Rains Help Firefighters Battle Yarnell Fire In Arizona, Blaze Contained 45 Percent, Locals Plan Ceremony, Procession For 19 Fallen Firefighters

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    A burned home is seen in an unidentified neighborhood west of Highway 89 in Yarnell, Arizona July 3, 2013.
  • yarnell fire arizona 19 firefighters die
    Trees burned by the Yarnell Hill Fire stand along a hill side in Yavapai County, Arizona July 3, 2013.
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Favorable weather conditions, including overnight rain and slower winds, helped firefighters contain 45 percent of the fire that continued to blaze in Yarnell on Wednesday night, about 80 miles north of Phoenix, reports said. The fire had only been contained 8 percent on Tuesday.

A memorial service for 19 fallen firefighters, an elite group of wildland firefighters, who died battling the blaze Sunday, will be held next Tuesday in Prescott Valley, ABC15 reported, adding that a 100-mile long procession from Phoenix to Prescott Valley, carrying the hearses of the 19 firefighters, will take place on Sunday morning.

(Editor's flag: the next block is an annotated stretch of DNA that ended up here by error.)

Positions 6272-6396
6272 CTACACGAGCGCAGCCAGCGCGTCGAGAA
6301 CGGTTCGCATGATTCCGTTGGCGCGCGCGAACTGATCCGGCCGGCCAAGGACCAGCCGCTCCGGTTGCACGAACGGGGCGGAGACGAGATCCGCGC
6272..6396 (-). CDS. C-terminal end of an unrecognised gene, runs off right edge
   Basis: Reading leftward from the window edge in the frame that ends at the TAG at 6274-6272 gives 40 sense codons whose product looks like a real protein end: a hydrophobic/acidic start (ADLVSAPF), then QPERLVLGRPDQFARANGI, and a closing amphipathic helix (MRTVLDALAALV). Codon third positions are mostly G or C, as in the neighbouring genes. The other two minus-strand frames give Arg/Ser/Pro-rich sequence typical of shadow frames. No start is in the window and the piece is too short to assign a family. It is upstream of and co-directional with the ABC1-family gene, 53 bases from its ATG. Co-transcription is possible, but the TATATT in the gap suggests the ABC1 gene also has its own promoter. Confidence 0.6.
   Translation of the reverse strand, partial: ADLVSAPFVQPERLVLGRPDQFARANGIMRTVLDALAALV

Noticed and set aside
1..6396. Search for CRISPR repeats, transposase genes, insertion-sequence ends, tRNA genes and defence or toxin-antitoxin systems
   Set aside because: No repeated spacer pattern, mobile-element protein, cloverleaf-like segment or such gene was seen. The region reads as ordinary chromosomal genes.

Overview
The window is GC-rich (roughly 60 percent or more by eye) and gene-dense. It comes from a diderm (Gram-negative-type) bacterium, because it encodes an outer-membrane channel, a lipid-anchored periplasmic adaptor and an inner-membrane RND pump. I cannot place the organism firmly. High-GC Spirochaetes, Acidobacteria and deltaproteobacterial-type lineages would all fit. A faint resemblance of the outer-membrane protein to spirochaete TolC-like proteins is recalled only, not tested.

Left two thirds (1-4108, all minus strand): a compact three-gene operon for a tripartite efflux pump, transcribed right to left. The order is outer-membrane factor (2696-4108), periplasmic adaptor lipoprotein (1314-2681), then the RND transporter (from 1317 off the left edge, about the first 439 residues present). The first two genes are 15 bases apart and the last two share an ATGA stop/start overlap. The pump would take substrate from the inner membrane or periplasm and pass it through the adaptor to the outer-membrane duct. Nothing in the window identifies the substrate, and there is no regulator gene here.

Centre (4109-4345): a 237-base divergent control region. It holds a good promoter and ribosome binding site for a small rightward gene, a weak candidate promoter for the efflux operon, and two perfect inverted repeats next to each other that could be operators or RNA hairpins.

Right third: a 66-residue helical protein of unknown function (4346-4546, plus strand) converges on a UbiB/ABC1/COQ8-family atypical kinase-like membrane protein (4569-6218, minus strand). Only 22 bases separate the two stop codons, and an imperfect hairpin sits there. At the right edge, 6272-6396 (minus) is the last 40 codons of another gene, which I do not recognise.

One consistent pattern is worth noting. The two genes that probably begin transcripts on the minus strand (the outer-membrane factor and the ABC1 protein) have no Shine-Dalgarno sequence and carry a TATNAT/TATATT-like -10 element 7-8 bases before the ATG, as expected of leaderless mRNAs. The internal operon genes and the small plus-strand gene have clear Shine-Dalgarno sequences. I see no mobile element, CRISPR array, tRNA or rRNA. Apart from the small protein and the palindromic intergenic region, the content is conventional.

The Yarnell Hill fire, which so far has consumed about 8,400 acres and about 129 homes since it started on Friday, claimed the lives of 19 firefighters on Sunday belonging to the Granite Mountain Hotshots, an elite group of 20 firefighters out of Prescott, Ariz.

An eight-person team of federal investigators arrived in Yarnell, late Tuesday, to investigate what caused their deaths, and a preliminary report is expected within two months. Their investigations will be based on the weather conditions and the fire department’s radio logs. They will also talk to the sole surviving member of the Granite Mountain Hotshots.

“Our goal is to look at what happened and see how to prevent it on other fires," Jim Karels, director of the Florida Forest Service, who is leading the team of investigators, told the Los Angeles Times on Wednesday.

Arizona State Forester Scott Hunt echoed a similar sentiment, and said in a statement quoted by NBC News, that it was important to understand the cause of the tragedy to prevent future ones.

“We are confident that the investigative team will find lessons to be learned from this tragedy,” Hunt said. “We have a responsibility to those lost and their loved ones, as well as to current and future wildland firefighters, to understand what happened as completely as possible.”

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